Last night, in what was paradoxically an upset that felt increasingly inevitable, Republican state senator Scott Brown defeated Democratic Massachusetts Attorney General Martha Coakley in the special election to fill the seat vacated by the late Edward Kennedy. This vote is being described as a “game-changer” because it deprives the Democrats of their filibuster-proof 60 seat majority in the Senate, which leaves the future of much of President Obama’s legislative agenda, including healthcare, in doubt.
In the wake of this stunning turn of events, I have granted myself the following exclusive interview, which represents nothing more than an interested outsider’s point of view:
Q: Wow! How did the Democrats manage to lose Ted Kennedy’s seat?
A: Well, it wasn’t easy. Martha Coakley, as it turned out, was a rather poor candidate, and thoroughly unprepared for a fight. As the only woman in the Democratic primary, she was treated with kid gloves by her male opponents. According to the Boston Globe, “Throughout the primary, Coakley’s three male opponents were wary of appearing too aggressive. Early in the campaign, when US Representative Michael E. Capuano called her “cautious,’’ his remarks were called sexist by (state Senate President Therese) Murray…From that point on, none of Coakley’s challengers attacked her with any vigor.” Democrats just assumed (not without reason) that whoever won the primary would win the seat in a cakewalk, and so Coakley was anointed. Scott Brown didn’t hesitate to attack her, and her response was to go on vacation. Soon, Brown had cast himself as the everyman candidate, and Coakley as the tool of the system. Before the Democrats recognized what was happening, the race had gotten away from them.
Q: OK, but the Democrats still have 59 out of 100 U.S. Senators, why is this a big deal?
A: The Senate has a wonderful, time-worn tradition called the filibuster. A filibuster is basically just a rule that says the Senate needs 60 votes to forcibly stop debate and move on to a vote. If a bill is coming up for a vote, and the losing side has at least 40 votes, they can essentially hold Senate business hostage by refusing to end the debate. At that point, the bill must be either put aside or tabled (killed). It’s a great procedural maneuver that gives the minority some leverage, and it’s been used effectively by both sides over the years. James Stewart’s classic 1939 movie, Mr. Smith Goes To Washington, is most vividly remembered for its filibuster scene. The Republicans now have enough votes to filibuster again, jeopardizing the Obama agenda.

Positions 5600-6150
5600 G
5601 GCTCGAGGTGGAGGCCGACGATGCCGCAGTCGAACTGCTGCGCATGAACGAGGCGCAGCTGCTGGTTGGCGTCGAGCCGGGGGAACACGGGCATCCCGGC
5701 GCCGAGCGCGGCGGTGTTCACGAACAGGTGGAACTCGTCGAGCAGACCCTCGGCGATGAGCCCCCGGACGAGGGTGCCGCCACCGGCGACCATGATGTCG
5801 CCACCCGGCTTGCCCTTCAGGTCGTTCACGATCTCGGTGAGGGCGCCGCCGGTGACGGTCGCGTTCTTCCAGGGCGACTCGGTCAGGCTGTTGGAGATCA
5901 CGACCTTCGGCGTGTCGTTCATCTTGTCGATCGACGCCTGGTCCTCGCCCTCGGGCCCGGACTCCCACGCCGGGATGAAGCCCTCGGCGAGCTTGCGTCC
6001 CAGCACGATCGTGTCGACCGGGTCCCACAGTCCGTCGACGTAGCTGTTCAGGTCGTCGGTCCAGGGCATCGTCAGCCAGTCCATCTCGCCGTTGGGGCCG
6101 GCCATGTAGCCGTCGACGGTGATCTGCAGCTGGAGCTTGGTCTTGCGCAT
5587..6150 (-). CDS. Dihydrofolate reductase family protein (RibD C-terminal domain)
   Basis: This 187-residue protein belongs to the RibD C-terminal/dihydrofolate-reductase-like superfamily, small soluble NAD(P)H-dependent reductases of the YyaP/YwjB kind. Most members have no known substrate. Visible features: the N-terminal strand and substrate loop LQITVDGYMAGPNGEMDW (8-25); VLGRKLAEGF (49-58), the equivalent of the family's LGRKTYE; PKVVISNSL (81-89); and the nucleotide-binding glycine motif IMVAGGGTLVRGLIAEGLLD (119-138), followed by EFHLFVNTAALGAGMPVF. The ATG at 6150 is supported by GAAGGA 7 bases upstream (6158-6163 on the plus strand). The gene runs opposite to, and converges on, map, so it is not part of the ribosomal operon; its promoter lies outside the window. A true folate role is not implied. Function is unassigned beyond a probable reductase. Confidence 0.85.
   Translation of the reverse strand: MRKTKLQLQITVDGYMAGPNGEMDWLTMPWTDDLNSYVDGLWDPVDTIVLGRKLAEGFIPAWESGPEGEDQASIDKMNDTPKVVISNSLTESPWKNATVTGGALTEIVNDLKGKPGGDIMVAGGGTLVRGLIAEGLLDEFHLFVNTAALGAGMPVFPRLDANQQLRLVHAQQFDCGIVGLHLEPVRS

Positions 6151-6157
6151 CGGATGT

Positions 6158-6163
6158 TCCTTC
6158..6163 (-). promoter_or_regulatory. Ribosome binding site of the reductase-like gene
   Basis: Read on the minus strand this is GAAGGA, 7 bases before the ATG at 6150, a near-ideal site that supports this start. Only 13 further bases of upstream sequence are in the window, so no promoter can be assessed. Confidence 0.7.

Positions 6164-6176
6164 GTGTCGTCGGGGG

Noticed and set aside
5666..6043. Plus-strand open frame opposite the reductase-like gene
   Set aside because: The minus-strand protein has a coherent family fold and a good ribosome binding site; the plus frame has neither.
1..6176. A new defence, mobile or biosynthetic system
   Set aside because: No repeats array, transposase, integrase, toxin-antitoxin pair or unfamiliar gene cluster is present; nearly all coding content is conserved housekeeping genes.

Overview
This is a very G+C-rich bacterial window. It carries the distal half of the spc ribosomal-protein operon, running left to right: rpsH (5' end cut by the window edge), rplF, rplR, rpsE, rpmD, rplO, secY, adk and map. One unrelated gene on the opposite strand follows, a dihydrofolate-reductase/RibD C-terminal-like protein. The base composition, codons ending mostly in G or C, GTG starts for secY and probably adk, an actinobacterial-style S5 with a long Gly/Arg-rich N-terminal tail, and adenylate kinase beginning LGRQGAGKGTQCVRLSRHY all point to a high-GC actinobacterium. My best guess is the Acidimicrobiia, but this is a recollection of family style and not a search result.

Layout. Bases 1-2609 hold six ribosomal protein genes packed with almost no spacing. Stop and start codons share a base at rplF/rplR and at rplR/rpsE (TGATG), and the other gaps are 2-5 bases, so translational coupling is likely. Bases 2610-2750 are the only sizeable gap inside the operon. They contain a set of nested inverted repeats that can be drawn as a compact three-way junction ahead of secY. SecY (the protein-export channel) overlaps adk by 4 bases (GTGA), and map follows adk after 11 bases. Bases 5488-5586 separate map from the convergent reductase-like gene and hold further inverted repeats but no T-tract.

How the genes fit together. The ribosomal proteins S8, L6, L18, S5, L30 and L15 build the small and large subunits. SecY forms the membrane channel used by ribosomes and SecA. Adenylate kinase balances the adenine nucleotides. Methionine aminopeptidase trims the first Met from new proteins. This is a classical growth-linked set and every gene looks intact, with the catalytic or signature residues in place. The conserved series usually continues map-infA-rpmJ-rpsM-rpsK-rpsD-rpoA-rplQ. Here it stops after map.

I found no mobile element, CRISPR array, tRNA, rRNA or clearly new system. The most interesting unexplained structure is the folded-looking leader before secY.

Q: So what happens to the healthcare bill?
A: That’s anybody’s guess right now. The Senate passed a version that is very different from the version passed by the House. The only way that the Democrats can avoid having to deal with a potential filibuster in the Senate is to get the House to accept the Senate version without changes, and that seems very unlikely. There’s been talk of trying to rush something through before Scott Brown is sworn in, but I doubt that any Democrat up for reelection this year would have the stomach for that. What may end up happening is that the bill gets separated into small, bite-sized chunks, and the pieces that can be agreed upon would then survive. This would allow the President and the Democrats to claim that they kept their promise of healthcare reform, even if it is only limited reform.
Q: So, is this the beginning of a Republican comeback?
A: Not necessarily. There were a lot of factors in play in Massachusetts, not the least of which was the electorate’s desire to “send Washington a message.” If the Democrats are smart, and return to a populist, centrist position on national issues, and if they can change their focus from healthcare to job creation, there’s still time to recapture the agenda. What they can’t afford to do anymore is to appear arrogant, like they did in Massachusetts. One thing that Americans hate is when one party lords over them.
Q: What does this mean for President Obama?
A: It means he must proceed with extreme caution. If he overreacts and begins to cave in on every issue, he’ll be seen as a lame duck by his own party, and he’ll alienate his base. If he goes the other way and becomes more aggressive in pushing his agenda, he risks appearing arrogant in the face of voter anger. In both cases, the Democrats would pay heavily in the Congressional midterms this November. In 1994, Bill Clinton faced a similar crisis and successfully reinvented himself as a centrist; Obama doesn’t have to reinvent himself just yet, but he must heed the danger signs ahead.
Whatever happens, those of us who follow politics as sport are in for a fun ride.
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